Developing a financial framework for academic service partnerships: models of the United States and Europe.De Geest, S., Sullivan Marx, E. M., Rich, V., Spichiger, E., Schwendimann, R., Spirig, R., & Van Malderen, G. (2010). Journal of nursing scholarship : an official publication of Sigma Theta Tau International Honor Society of Nursing / Sigma Theta Tau, 42, 295-304, 10.1111/j.1547-5069.2010.01355.x
Academic service partnerships (ASPs) are structured linkages between academe and service which have demonstrated higher levels of innovation. In the absence of descriptions in the literature on financial frameworks to support ASPs, the purpose of this paper is to present the supporting financial frameworks of a Swiss and a U.S. ASP.
Exercise among urban-dwelling older adults at risk for health disparities.Sullivan-Marx, E. M., Cuesta, C. L., & Ratcliffe, S. J. (2008). Research in gerontological nursing, 1, 33-41, 10.3928/19404921-20080101-07
This study assessed factors that contribute to exercise in older adults at risk for health disparities living in a predominantly African American urban community. A local health database was used to gain an understanding of these factors, which then could be used to develop programs to improve health within a specific urban community. The sample included 112 participants (mean age = 81); the majority were women and African American. Participants were more likely to exercise if not insured by Medicaid, compared with those who did receive Medicaid. Adults with two or more limitations in instrumental activities of daily living (IADLs) were less likely to exercise. Among those who exercised, those with two or more limitations in IADLs were more likely to exercise less than adults with no such limitations, and adults with high blood pressure were more likely to exercise less than those without high blood pressure. The findings of this study will help generate discussion in both the community and outreach programs to invigorate exercise among older adults at risk for health disparities.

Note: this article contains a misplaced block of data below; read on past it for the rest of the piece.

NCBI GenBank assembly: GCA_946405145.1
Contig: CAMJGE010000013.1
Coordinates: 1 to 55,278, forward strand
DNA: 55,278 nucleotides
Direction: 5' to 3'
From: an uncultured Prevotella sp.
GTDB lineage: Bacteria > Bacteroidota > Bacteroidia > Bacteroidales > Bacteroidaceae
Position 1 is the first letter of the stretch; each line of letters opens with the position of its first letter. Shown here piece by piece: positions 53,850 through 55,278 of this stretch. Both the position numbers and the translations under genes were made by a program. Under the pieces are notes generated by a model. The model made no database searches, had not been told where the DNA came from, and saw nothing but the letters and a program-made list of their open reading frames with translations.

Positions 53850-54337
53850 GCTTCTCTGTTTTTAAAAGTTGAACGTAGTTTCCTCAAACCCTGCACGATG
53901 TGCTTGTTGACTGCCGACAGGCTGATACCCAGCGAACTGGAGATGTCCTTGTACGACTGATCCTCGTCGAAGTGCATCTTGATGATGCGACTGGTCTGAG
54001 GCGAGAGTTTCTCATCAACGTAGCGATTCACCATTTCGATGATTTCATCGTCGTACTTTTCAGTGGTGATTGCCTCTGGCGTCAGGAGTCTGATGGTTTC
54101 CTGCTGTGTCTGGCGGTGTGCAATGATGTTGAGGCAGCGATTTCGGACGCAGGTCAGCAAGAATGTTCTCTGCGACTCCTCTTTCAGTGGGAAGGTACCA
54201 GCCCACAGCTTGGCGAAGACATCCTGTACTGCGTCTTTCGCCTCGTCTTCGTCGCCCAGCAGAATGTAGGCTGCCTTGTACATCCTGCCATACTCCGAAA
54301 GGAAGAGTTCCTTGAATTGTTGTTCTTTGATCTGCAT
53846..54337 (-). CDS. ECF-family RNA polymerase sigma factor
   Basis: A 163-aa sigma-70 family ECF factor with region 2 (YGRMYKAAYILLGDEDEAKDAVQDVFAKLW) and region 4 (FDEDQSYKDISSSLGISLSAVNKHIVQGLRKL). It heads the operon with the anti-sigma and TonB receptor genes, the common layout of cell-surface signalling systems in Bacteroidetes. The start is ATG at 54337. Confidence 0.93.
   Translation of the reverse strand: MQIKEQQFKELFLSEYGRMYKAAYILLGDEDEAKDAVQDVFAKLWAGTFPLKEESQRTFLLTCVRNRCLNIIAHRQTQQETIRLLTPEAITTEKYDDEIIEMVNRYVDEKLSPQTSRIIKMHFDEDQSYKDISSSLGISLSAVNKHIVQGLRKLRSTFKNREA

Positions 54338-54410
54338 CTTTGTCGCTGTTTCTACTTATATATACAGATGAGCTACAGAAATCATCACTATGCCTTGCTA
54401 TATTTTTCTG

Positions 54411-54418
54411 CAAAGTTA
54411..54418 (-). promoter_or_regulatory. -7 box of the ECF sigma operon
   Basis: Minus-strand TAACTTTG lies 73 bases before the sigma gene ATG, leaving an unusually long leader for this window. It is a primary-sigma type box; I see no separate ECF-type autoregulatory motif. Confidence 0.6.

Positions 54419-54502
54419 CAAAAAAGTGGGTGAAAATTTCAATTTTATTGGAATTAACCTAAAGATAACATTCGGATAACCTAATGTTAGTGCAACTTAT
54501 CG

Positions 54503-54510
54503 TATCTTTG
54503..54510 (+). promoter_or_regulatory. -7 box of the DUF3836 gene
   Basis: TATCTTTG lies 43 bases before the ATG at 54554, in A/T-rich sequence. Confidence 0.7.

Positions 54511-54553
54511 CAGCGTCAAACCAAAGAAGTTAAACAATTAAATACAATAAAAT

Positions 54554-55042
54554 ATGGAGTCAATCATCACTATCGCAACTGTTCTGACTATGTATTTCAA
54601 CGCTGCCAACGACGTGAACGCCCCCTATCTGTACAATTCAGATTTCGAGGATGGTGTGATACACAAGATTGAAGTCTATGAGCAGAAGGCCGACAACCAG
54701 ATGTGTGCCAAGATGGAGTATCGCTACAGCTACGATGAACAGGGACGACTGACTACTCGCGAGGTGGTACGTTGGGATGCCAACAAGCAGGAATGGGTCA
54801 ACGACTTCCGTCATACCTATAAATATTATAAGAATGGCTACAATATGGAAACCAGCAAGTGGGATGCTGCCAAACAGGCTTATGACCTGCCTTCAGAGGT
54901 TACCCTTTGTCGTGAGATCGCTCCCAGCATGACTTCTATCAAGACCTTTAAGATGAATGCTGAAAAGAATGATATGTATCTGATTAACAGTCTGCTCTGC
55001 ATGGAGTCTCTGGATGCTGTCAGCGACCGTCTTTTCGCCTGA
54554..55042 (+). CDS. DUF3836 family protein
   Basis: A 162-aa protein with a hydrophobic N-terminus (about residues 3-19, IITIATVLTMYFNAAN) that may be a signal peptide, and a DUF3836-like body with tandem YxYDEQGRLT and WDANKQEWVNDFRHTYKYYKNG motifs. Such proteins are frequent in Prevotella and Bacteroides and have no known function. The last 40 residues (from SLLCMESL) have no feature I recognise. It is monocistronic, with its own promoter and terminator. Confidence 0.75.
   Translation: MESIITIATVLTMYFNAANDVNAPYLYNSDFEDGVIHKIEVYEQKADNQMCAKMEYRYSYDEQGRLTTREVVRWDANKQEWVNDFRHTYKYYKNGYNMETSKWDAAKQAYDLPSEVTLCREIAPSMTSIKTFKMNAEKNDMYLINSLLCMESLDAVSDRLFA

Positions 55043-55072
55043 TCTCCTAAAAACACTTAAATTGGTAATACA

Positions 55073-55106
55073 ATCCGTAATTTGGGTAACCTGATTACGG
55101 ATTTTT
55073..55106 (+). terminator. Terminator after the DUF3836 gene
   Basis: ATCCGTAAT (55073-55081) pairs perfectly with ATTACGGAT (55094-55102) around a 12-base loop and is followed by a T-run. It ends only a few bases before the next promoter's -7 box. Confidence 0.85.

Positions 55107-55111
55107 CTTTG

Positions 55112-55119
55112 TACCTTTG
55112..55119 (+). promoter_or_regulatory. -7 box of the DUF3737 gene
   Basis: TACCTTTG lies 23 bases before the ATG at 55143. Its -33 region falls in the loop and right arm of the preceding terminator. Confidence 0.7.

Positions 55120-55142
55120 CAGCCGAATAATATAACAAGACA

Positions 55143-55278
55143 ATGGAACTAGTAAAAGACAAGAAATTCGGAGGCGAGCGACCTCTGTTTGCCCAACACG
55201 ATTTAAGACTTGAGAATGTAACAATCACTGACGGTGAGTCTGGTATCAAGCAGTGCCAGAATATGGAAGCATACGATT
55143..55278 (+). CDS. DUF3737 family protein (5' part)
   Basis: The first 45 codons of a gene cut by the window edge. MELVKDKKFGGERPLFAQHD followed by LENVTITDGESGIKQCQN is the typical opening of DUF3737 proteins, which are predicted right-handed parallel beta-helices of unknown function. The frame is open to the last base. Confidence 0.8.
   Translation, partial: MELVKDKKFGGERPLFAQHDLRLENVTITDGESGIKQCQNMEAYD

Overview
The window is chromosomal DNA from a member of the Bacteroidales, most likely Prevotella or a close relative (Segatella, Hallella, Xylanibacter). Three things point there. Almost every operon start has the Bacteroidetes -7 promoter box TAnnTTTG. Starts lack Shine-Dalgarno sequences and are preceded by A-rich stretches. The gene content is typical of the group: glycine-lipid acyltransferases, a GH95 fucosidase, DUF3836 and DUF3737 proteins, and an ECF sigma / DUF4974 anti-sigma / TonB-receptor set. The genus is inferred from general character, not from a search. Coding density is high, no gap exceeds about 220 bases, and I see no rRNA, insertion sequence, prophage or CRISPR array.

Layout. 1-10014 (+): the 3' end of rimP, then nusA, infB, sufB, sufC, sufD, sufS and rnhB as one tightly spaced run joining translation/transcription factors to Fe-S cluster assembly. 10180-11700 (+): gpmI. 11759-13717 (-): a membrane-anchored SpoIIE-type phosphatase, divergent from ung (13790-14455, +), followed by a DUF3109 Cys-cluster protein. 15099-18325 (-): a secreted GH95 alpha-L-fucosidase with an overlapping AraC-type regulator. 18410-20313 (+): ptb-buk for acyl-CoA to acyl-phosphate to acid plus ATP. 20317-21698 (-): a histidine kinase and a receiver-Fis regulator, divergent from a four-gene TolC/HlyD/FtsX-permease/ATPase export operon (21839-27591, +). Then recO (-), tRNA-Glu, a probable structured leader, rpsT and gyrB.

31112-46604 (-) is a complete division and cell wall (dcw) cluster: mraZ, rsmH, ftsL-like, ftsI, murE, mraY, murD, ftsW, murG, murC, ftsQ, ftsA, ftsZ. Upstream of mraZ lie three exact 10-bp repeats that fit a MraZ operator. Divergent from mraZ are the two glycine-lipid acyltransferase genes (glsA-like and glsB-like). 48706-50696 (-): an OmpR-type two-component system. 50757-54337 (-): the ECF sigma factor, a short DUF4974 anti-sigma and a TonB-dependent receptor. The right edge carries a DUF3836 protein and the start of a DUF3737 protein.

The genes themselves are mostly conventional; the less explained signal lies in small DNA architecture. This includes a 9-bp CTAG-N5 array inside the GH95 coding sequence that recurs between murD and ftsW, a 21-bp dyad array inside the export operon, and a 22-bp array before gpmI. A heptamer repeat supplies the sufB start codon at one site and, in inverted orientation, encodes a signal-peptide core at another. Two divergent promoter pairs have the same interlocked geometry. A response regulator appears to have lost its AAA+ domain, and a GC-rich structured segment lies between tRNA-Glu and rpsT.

Functional Status Outcomes of a Nursing Intervention in Hospitalized ElderlyWanich, C.K., Sullivan-Marx, E.M., Gottlieb, G.L., & Johnson, J.C. (2007). Image: the Journal of Nursing Scholarship, 24, 201-208, 10.1111/j.1547-5069.1992.tb00719.x
Innovative collaborations: a case study for academic owned nursing practice.Sullivan-Marx, E. M., Bradway, C., & Barnsteiner, J. (2010). Journal of nursing scholarship : an official publication of Sigma Theta Tau International Honor Society of Nursing / Sigma Theta Tau, 42, 50-7, 10.1111/j.1547-5069.2009.01324.x
Academic service partnerships are critical for schools of nursing to maintain credibility regarding their missions of education, research, service, and practice.
Lessons learned from advanced practice nursing payment.Sullivan-Marx, E. M. (2008). Policy, politics & nursing practice, 9, 121-6, 10.1177/1527154408318098
For more than 25 years, advanced practice nurses have been incrementally included as a part of the health care financing structure. Following physician payment revisions at the federal level, advanced practice nurses were overtly recognized as Medicare providers and have participated in the establishment of current procedural terminology codes and the subsequent relative work values associated with payment. Success in this regard has been the result of business, political, and policy savvy that has important lessons for moving forward in any health care restructuring for both nurses and advanced practice nurses. Principles of valuing nurse work, time, and intensity in the Resource-Based Relative Value Scale are discussed with implications for future opportunities of measuring nursing work and any potential relationship to quality outcomes of care.